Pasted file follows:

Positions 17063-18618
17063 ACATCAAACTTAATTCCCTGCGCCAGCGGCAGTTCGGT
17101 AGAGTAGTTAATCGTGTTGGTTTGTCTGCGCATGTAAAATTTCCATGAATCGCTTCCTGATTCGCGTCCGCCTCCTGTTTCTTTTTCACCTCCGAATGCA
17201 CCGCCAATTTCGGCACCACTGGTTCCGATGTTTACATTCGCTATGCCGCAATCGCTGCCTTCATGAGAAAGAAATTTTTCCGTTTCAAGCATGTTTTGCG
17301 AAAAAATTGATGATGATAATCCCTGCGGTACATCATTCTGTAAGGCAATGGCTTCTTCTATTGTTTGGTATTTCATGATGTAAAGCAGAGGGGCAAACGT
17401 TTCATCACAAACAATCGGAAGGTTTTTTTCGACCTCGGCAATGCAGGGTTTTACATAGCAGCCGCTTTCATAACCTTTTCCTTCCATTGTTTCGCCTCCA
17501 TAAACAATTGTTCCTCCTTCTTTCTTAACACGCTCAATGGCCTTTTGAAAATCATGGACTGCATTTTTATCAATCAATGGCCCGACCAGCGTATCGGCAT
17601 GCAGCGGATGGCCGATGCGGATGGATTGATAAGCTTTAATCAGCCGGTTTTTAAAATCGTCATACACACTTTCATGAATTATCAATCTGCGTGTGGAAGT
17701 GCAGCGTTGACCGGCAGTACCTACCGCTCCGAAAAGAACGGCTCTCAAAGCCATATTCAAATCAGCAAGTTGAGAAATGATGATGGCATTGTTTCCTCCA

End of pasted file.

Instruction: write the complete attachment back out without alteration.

Positions 17063-18618
17063 ACATCAAACTTAATTCCCTGCGCCAGCGGCAGTTCGGT
17101 AGAGTAGTTAATCGTGTTGGTTTGTCTGCGCATGTAAAATTTCCATGAATCGCTTCCTGATTCGCGTCCGCCTCCTGTTTCTTTTTCACCTCCGAATGCA
17201 CCGCCAATTTCGGCACCACTGGTTCCGATGTTTACATTCGCTATGCCGCAATCGCTGCCTTCATGAGAAAGAAATTTTTCCGTTTCAAGCATGTTTTGCG
17301 AAAAAATTGATGATGATAATCCCTGCGGTACATCATTCTGTAAGGCAATGGCTTCTTCTATTGTTTGGTATTTCATGATGTAAAGCAGAGGGGCAAACGT
17401 TTCATCACAAACAATCGGAAGGTTTTTTTCGACCTCGGCAATGCAGGGTTTTACATAGCAGCCGCTTTCATAACCTTTTCCTTCCATTGTTTCGCCTCCA
17501 TAAACAATTGTTCCTCCTTCTTTCTTAACACGCTCAATGGCCTTTTGAAAATCATGGACTGCATTTTTATCAATCAATGGCCCGACCAGCGTATCGGCAT
17601 GCAGCGGATGGCCGATGCGGATGGATTGATAAGCTTTAATCAGCCGGTTTTTAAAATCGTCATACACACTTTCATGAATTATCAATCTGCGTGTGGAAGT
17701 GCAGCGTTGACCGGCAGTACCTACCGCTCCGAAAAGAACGGCTCTCAAAGCCATATTCAAATCAGCAAGTTGAGAAATGATGATGGCATTGTTTCCTCCA